The early studies described in Section 1.3 established that the void in the foreground of the Coma/A1367 supercluster spans at least from the Coma cluster (A1656) ( = 12h57m , = 28°15', V = 6955 km s-1) to A1367 ( = 11h42m, = 20°7', V = 6446 km s-1)and that the void in the fore- ground of the Hercules/A2199 supercluster spans at least from the Hercules cluster (A2151) ( = 16h3m, = 17°53', V = 11, 122 km s-1) to A2199 ( = 16h27m, = 39°28', V = 9264 km s-1), where the equatorial coordinates are for epoch 1950 and the Doppler velocity is relative to the centroid of the Local Group. Neta Bahcall (private communication, 1986) pointed out that these two voids are in fact segments of the two largest voids in Figure 4a from de Lapparent et al. (56), which I call the Coma /A1367 void (or "Coma void," for short) and the Hercules/A2199 void (or "Hercules void," for short). Figure 4a is a plot of Doppler velocity vs. right ascension (over a range of 9 h) for a nearly complete sample of galaxies with mp 15.5 in a 6° strip of declination that contains the Coma cluster. Figure 4b is the same as Figure 4a but with mp 14.5. Figure 4(a,b,c) (which supersedes Figures 11 and 12 (pp. 390-91) of Oort (128)] provides a clear demonstration of the detailed new structural information on voids that is obtainable from the CfA redshift survey to an apparent magnitude limit of mp = 15.5 and demonstrates that the Coma and Hercules voids are much more well defined from data with a survey limit of mp = 15.5 (Figure 4a) than from data with a survey limit of mp = 14.5 (Figure 4b); this unequivocally demonstrates the physical reality of these voids with their contiguous shells - i.e. with improved statistics, these structures have risen significantly farther above the noise. (The reader may wish to assess quantitatively whether the statistical confidence level of this statement is actually tantamount to certainty; some considerations relevant to this problem are discussed in (57) and Section 3.1.]. De Lapparent et al. (56, 57) note that the Coma and Hercules voids each have a characteristic length ~ 50 Mpc, and their contiguous shells are sharply structured. Part of the Local Supercluster with its effective Doppler velocity ~ 1000 km s-1 that is evident in Figure 2 is also apparent in Figure 4a as part of the contiguous shell of the Coma void. Because the angular extent of the Coma and Hercules voids are each > 6°, de Lapparent et al., in order to obtain additional information on their structure, examined a map of the surface distribution of the galaxies with mp 15.5 in a strip with the same center and range of right ascension but with a width of 400 (Figure 4c). De Lapparent et a1. suggest that the cellular pattern evident in Figure 4a and the smoothness of Figure 4c are simply understood if the galaxies are distributed on the surfaces of shells tightly packed next to each other. (It is remarkable that 10 yr earlier Einasto and coworkers were able to reach very similar conclusions from examination of the heterogeneous data available at that time (cf. 99a), albeit with some theoretical guidance by Zel'dovich et al. (cf. 215b, 217).]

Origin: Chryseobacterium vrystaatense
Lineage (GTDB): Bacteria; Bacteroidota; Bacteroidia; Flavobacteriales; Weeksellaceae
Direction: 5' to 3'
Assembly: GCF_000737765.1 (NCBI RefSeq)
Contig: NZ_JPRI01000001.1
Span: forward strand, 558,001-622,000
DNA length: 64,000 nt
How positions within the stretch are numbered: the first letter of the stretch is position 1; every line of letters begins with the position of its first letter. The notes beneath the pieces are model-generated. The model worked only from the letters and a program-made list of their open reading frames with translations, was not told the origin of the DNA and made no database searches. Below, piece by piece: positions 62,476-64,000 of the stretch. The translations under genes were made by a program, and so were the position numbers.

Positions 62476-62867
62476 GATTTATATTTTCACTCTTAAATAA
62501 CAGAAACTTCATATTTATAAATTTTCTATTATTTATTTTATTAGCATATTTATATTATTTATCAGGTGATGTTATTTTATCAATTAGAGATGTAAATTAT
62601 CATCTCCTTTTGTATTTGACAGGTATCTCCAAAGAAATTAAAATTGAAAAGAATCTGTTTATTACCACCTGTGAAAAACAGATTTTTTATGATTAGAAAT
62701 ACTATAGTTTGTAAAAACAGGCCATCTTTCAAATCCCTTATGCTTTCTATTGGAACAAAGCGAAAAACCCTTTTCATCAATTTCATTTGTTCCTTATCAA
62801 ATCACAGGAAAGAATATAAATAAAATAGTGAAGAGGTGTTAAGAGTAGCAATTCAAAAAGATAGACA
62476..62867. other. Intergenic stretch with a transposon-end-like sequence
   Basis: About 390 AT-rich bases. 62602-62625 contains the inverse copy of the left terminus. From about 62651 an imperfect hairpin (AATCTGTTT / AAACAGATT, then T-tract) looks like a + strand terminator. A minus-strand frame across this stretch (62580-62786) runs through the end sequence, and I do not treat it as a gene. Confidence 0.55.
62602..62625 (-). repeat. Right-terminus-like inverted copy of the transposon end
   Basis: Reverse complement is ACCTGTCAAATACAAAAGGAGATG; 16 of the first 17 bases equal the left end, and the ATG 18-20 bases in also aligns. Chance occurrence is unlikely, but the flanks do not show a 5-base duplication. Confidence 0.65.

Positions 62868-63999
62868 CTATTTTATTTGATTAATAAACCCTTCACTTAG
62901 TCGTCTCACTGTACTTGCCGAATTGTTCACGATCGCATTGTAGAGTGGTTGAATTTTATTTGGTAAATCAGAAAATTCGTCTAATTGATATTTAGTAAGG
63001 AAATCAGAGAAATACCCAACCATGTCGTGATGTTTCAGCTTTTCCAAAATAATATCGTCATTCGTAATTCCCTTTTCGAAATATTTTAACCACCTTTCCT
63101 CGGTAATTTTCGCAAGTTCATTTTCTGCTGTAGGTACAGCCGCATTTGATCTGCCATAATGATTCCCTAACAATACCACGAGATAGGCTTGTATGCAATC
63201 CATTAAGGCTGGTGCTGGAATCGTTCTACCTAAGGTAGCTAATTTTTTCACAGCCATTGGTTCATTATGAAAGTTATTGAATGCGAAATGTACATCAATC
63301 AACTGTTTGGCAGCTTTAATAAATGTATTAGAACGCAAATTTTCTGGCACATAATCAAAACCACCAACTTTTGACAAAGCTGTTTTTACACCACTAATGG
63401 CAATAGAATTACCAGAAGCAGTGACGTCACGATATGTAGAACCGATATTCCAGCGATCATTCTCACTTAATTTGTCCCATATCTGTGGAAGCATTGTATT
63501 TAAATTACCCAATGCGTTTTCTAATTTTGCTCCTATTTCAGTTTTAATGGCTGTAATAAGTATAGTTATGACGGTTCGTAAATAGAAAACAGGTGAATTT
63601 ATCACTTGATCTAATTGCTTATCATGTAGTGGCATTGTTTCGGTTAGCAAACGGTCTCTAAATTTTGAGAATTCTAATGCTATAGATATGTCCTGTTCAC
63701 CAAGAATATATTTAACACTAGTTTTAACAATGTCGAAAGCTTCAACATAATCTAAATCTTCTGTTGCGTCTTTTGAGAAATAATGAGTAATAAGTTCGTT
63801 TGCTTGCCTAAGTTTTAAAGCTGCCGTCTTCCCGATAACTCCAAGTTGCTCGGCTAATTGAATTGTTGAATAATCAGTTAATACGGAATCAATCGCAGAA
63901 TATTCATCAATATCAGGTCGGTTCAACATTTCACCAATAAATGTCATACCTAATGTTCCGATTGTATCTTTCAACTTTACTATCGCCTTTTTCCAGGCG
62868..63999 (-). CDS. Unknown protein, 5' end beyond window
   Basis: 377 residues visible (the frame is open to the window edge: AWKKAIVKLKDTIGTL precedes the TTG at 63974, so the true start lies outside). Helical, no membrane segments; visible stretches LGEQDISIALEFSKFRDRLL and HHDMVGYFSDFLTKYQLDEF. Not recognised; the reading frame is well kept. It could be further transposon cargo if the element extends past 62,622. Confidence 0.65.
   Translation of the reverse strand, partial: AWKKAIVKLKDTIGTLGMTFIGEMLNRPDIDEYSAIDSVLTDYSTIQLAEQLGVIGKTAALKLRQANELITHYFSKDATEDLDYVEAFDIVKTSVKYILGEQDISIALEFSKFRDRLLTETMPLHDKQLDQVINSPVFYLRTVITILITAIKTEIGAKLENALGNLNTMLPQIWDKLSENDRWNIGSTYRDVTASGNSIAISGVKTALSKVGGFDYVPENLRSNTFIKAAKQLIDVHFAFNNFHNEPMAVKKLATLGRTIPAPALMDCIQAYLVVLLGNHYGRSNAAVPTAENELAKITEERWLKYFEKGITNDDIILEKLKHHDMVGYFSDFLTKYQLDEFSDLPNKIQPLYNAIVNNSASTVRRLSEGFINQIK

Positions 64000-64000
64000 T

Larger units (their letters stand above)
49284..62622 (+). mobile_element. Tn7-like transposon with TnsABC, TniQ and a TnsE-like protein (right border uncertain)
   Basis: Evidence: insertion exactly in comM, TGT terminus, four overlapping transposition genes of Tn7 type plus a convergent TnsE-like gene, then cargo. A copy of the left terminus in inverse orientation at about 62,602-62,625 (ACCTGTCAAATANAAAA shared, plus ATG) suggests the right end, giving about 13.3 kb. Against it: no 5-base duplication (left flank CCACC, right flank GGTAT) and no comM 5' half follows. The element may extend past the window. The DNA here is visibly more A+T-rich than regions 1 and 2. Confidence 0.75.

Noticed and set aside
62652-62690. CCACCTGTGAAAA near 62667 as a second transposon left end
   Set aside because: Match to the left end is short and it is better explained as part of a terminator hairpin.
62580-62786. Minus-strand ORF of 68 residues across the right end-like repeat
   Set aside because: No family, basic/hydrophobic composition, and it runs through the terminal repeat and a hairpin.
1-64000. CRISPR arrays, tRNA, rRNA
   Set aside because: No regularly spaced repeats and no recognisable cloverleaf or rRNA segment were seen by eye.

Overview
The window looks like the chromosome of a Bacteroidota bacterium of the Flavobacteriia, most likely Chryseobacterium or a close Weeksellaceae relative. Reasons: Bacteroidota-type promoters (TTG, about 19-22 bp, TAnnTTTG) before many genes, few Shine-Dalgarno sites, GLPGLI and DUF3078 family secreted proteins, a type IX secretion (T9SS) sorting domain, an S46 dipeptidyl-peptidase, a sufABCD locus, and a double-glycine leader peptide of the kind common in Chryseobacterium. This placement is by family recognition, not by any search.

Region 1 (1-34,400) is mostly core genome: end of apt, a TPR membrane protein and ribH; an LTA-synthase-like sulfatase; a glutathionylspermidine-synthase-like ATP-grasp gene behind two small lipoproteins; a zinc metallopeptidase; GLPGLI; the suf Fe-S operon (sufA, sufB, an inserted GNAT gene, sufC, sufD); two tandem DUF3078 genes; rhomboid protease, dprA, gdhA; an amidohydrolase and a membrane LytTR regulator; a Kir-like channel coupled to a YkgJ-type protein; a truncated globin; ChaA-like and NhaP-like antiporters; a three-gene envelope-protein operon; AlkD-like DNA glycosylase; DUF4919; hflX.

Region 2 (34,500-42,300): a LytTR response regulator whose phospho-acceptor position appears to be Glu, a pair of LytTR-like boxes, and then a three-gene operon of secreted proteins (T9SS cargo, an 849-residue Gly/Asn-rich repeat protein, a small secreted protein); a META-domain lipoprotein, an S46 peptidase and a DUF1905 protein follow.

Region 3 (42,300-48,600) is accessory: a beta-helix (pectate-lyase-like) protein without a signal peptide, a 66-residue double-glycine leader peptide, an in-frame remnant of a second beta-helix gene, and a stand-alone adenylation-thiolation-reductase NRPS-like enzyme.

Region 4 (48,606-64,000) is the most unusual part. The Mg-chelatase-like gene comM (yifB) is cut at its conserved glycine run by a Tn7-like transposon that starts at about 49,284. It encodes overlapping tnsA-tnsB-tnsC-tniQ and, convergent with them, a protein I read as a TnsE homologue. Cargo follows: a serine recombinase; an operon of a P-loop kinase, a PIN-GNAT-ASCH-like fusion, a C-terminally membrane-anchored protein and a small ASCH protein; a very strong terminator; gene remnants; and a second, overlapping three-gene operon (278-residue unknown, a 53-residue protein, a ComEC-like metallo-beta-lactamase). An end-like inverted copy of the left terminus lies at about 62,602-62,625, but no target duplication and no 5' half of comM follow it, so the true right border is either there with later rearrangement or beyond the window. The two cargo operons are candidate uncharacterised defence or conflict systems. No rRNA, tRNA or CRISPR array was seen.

Figure 4. (a) Map of the Doppler velocity vs. right ascension in the decl 26.°5 32.°5. Data are plotted For 1061 galaxies with mp 15.5 and V 15,000 km s-1. (b) Same as Figure 4a for mp 14.5 and V 10,000 km s-1. Data are plotted for 182 galaxies. (c) Projected map of the 7031 objects with mp 15.5 listed by Zwicky et al. (220) in the region bounded by 8h 17h and 8.°5 50.°.5. Reproduced from (56) by permission of Margaret J. Geller.